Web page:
Sticking to the idea of a network as a digital place of gathering with a specific purpose, object, or goal, a social media platform can be seen as a network of its own, with each individual platform boasting its own unique set of users. As with any community or place of social interaction there are rules for how to act and react on the digital networks we now belong to. These rules come in the form of explicitly stated expectations and regulations set forth as terms and conditions for using specific social platforms (e.g. Twitter, Instagram, Wattpad etc.) as well as the implied standards that develop as these networks grow. Take for examples of community New York City and a small town in Michigan. Explicit rules are the very clearly stated rules like Do not pee on the street or Do not hit anyone with your car; implied rules are a bit trickier, though, and rely on social interaction. Where small talk in a small town would be considered normal, standard, and maybe even expected, small talk in New York City is seen as strange or not expected. In other words, there are rules for how to be social, even in the digital world. Togetherness, or how we are together is heavily regulated, and social media platforms are providing us with radically different ways of being “together,” through hashtags, comments, likes, pages, and so on.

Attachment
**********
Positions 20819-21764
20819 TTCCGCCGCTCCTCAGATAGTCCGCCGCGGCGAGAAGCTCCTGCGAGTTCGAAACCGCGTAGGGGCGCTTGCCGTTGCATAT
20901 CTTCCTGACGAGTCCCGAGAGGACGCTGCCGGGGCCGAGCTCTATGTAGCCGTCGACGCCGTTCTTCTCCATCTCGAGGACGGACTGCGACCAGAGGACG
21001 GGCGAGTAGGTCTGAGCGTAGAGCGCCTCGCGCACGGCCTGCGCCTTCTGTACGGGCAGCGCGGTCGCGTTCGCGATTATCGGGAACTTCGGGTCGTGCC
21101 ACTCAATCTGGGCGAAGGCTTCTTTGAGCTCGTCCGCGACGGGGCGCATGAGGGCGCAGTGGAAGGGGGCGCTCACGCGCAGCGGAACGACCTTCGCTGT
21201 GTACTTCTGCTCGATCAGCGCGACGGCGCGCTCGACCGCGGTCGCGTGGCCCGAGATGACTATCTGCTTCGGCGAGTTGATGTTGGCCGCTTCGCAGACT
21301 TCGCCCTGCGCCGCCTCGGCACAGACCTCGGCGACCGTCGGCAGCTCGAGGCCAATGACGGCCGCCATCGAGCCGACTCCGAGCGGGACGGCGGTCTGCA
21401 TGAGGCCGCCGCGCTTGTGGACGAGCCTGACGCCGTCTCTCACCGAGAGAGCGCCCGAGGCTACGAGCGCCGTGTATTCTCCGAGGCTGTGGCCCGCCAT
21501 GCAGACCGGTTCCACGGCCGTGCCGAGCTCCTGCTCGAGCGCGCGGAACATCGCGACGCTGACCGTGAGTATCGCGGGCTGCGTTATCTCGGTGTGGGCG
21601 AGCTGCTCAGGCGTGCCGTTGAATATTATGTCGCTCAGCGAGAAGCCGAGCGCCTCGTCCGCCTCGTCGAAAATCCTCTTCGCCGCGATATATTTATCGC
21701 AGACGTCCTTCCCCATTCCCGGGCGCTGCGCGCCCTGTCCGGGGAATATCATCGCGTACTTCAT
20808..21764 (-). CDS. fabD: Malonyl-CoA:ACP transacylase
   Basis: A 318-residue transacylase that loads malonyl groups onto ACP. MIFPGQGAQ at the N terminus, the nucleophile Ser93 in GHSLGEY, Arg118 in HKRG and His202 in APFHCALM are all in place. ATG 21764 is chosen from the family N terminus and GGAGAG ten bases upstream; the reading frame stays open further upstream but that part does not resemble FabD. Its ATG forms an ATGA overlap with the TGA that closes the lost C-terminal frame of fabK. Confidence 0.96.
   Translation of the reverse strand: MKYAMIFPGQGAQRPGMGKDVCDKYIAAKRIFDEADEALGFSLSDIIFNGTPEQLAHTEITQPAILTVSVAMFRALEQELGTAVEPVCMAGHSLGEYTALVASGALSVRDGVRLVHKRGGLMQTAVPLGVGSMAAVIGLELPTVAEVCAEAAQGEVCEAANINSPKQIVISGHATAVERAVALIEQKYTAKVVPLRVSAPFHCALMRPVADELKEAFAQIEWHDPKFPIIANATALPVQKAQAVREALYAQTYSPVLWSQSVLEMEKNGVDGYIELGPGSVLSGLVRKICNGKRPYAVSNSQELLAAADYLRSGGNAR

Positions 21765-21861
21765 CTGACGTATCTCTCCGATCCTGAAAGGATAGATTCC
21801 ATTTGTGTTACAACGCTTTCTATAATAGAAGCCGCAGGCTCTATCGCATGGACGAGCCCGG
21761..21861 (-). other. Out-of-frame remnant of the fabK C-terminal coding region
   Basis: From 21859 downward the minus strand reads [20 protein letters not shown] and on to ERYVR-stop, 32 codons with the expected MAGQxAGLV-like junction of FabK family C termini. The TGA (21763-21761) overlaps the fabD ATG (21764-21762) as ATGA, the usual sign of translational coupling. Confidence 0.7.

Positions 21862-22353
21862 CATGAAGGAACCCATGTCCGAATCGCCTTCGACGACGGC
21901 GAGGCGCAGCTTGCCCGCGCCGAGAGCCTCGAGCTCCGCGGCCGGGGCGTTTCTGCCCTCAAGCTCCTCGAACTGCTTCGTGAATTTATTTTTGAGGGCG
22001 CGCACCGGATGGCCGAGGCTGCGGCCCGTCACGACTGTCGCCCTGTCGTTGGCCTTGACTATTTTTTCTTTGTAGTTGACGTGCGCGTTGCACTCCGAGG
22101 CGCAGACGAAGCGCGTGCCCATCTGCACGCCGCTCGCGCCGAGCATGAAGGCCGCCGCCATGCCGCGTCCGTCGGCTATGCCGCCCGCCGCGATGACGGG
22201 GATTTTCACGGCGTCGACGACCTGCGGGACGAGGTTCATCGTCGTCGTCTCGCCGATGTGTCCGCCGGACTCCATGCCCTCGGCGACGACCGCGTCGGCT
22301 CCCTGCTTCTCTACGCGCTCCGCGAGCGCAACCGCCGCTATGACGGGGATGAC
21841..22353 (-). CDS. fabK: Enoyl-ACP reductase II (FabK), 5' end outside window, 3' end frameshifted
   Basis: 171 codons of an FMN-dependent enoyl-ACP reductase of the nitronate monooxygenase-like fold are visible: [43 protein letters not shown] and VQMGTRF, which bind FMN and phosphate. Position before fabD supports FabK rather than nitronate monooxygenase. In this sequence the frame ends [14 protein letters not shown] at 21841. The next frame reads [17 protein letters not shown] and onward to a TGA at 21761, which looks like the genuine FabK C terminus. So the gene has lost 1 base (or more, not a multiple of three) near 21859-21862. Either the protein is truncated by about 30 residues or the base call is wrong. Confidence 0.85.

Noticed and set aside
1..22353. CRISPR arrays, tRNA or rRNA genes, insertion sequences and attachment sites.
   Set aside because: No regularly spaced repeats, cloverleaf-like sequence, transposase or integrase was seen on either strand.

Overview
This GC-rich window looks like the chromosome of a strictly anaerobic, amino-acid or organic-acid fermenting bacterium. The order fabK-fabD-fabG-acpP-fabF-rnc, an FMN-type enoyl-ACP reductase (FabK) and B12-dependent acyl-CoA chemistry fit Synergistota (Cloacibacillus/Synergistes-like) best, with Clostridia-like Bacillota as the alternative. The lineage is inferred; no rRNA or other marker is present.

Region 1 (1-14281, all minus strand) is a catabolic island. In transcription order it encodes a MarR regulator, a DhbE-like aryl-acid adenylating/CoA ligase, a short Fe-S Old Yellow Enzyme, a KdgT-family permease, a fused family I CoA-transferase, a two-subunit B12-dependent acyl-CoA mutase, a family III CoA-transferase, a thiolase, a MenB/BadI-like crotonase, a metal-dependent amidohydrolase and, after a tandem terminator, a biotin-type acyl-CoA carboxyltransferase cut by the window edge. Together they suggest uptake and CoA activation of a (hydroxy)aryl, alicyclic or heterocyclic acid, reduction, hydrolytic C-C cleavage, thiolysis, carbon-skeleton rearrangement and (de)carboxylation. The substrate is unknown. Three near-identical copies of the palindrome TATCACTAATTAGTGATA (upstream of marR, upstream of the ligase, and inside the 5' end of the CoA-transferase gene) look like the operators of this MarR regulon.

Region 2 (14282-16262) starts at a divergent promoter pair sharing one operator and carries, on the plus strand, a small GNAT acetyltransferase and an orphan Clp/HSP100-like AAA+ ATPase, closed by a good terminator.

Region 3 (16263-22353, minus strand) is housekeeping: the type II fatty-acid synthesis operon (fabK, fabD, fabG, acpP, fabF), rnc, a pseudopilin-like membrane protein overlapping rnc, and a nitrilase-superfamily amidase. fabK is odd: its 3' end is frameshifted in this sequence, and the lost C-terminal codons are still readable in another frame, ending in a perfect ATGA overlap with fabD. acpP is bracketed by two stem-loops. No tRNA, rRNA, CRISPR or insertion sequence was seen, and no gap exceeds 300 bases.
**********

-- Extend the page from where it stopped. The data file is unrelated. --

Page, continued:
The main objective of this essay is to respond to Marshall McLuhan’s assertion that we live mythically in an electronic/digital environment, but also to then answer the question of how we are controlled and regulated within these new “communities” and what the “societal super-egos” (an idea proposed by Sigmund Freud) in modern-day societies consist of. This essay will aim to explore how we devise rules for how we are together, the control mechanisms that subtly exist in our day to day interactions within the digital world, how we make ourselves present based on the structure of social media, and what happens when an individual being steps out of bounds or violates the implied rules. In brief, I believe that social media functions as an omniscient digital panopticon where the fear of being watched induces as well as regulates certain behaviors, implementing rules for what to post or what not post.